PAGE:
The recession is taking its toll here with projected decreases in property and sales taxes, but finance officials said the city will not end the fiscal year in the red.
On the contrary, the city is expected to have a general fund balance of $158,567 at the end of the 1991-92 fiscal year, according to figures in a revised, $60.5-million budget reviewed by the City Council on Tuesday.
"The good news for us is that we are better off than most," City Manager William A. Huston said. "We are confident (the budget) can continue to be balanced," he said.
Early in the fiscal year, the city instituted a partial hiring freeze and asked each department to cut spending by about 5% to balance revenues and expenditures, said Irma Hernandez, administrative assistant to the finance director. About 10 positions remain vacant as a result of the hiring freeze.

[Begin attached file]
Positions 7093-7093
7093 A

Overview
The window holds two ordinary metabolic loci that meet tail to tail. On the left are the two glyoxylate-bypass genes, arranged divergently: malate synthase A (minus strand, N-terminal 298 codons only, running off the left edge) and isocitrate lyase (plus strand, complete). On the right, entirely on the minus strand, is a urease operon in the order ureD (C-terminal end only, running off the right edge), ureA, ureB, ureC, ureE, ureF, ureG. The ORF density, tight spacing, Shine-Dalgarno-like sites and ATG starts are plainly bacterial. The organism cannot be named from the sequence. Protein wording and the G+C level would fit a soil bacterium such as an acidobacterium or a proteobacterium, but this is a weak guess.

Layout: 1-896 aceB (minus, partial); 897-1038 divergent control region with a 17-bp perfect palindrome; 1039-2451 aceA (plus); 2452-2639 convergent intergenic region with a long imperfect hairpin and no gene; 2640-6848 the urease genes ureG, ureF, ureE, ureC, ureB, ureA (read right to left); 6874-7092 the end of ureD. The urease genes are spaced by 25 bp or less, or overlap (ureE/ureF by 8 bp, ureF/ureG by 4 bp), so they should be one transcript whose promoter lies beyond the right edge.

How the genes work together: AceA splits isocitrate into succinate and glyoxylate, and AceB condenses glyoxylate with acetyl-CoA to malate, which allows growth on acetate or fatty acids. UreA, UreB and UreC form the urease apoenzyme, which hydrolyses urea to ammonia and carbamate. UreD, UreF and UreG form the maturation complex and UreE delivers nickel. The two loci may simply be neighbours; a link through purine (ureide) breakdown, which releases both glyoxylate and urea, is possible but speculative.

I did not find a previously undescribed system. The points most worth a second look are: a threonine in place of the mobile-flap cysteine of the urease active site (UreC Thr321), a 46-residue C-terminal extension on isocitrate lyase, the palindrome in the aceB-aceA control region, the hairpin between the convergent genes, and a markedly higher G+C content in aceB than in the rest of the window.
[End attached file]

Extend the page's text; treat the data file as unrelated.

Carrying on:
Property taxes are expected to total about $4.3 million this fiscal year, according to the mid-fiscal-year budget revision. Early projections put property tax revenues at more than $4.5 million, a difference of about $200,000.
Projected sales tax revenues also take a plunge of more than $400,000. Original projections called for more than $9.9 million in sales tax revenues, but the revised budget reduces that amount to about $9.5 million for the fiscal year.
"We are still looking at real growth in sales taxes from the previous year," said Ron Nault, city finance director. Nault said that despite the shortfall in projections, the city is still showing about a 3%, or $280,000, increase in sale taxes over the previous fiscal year.